Parents Just Don’t Understand—and That’s OK

All of Us Strangers charts a new direction for queer cinema

Lio Wong

Jamie Bell and Claire Foy in All of Us Strangers. Courtesy Searchlight Pictures

We live in a golden age of cinematic embraces between queer children and their parents. The PFLAG-waving parade arguably began with 2017’s Call Me by Your Name, whose young protagonist, Elio, finds that his father not only knows he is gay but professes to envy the intensity of his romance with a much older man. A year later, we got Love, Simon, whose titular character comes out to his parents while opening presents on Christmas morning and finds himself the recipient of a teary monologue from his therapist mother promising unconditional acceptance. The adult protagonist of 2020’s Happiest Season, Abby, learns that her father is ready to sacrifice the support of a major donor so that he can publicly champion her queerness while on the mayoral campaign trail. Finally, 2023 gave us the cake-batter-coated fantasy of Red, White, and Royal Blue, in which the first female president of the United States takes time out of her day to lecture her newly-out son about bottoming and Truvada. Parents in these recent movies do not slowly come around to their child’s coming out; they trumpet their full-throated support. Their kids are here, they’re queer, and goddammit, the parents get it.

These movies represent a sharp departure for American cinema. A tour through The Celluloid Closet (1995), the landmark documentary of queer cinematic imagery based on Vito Russo’s 1981 study, makes it painfully clear that for most of its history, Hollywood has largely depicted queer existence as a litany of suffering, while positioning parents, if they appear at all, as a central wounding force in the queer psyche. Historically, parents of queer children in the movies disown their kids, whether literally or figuratively (in a surprising number of these films, parents are simply absent). To watch gay movies from the 1950s up through, say, 2016 is to learn to cringe when a parent walks into the frame, anticipating they will force their cowering children onto the streets. The pivot toward portrayals of parental affirmation has, then, been sharp and undeniable.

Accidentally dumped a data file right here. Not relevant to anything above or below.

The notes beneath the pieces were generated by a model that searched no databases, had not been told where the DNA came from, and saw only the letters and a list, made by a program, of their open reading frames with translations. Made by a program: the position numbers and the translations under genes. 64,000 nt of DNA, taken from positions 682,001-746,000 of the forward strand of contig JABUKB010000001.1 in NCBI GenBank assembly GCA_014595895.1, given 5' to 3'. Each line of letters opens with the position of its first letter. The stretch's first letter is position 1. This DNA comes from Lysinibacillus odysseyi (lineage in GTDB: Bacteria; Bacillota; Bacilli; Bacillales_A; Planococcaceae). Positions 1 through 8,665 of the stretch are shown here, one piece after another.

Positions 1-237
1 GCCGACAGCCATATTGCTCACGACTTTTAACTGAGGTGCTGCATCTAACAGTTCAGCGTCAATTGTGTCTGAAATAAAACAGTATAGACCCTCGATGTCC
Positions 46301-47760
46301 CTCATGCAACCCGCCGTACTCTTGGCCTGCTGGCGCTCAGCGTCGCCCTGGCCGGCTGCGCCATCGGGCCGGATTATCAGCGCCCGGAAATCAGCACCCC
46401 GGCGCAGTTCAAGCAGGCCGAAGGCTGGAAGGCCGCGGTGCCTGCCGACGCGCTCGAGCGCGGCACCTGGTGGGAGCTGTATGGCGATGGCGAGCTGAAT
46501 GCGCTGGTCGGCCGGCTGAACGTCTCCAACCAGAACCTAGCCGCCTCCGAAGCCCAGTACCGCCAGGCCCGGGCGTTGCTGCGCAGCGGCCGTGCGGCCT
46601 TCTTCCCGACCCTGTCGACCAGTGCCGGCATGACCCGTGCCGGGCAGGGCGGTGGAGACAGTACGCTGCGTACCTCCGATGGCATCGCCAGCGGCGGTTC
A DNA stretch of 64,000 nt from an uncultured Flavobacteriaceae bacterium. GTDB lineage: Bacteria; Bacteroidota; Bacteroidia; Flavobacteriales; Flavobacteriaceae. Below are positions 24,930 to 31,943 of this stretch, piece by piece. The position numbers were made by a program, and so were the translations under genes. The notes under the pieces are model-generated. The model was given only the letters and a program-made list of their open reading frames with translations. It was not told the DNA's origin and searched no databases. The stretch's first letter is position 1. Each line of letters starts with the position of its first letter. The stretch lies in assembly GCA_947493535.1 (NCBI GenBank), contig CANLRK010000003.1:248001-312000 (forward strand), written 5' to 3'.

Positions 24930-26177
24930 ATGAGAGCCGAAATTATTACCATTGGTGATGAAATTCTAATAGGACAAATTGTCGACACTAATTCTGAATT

The essential unknowability of others, including or perhaps especially the unknowability of those we love, is the steel that runs through the movie.

Unsurprisingly, media coverage of these movies has tended to paint the rise of what one might call the “embrace and understanding” narrative as a positive, perhaps even revolutionary, development. Seeing parents throw their arms around their queer children on the big screen, some critics have suggested, works as a kind of instructional video: parents can learn, through watching, how to hug and affirm instead of sending their child packing. Directors and writers of these films, meanwhile, sometimes suggest that watching queer kids getting loved so hard by parents who know too many of the words, who get it too much, is itself subversive—because this is the first time that parents have been shown as being entertainingly expert at being allies.

Given the grim history of Hollywood’s treatment of queer characters, these arguments have a surface plausibility. But while these movies may be comforting, do they actually satisfy anyone? I don’t hate feeling good. But I find these films’ entreaties for acceptance stifling, prescriptive in the moralism lingering just underneath their tear-stained embraces. I experience a kind of exhaustion viewing their rah-rah energy beneath the thick billows of theoretical confusion. They leave the same tired aftertaste I get picking Bank of America confetti off of my clothes in Pride Month. What, I find myself wondering, does it even mean to “accept”? What should acceptance, between a parent and child, entail? And why is the opposite of being thrown out of the house being “understood”?

All of Us Strangers, the new film from Andrew Haigh, the director of Weekend (2011), a landmark of queer cinema, grapples with these questions as it tells the story of the relationship between a gay child and his parents. And I was relieved to find that, unlike its recent predecessors, the film does not equate love with acceptance or acceptance with understanding.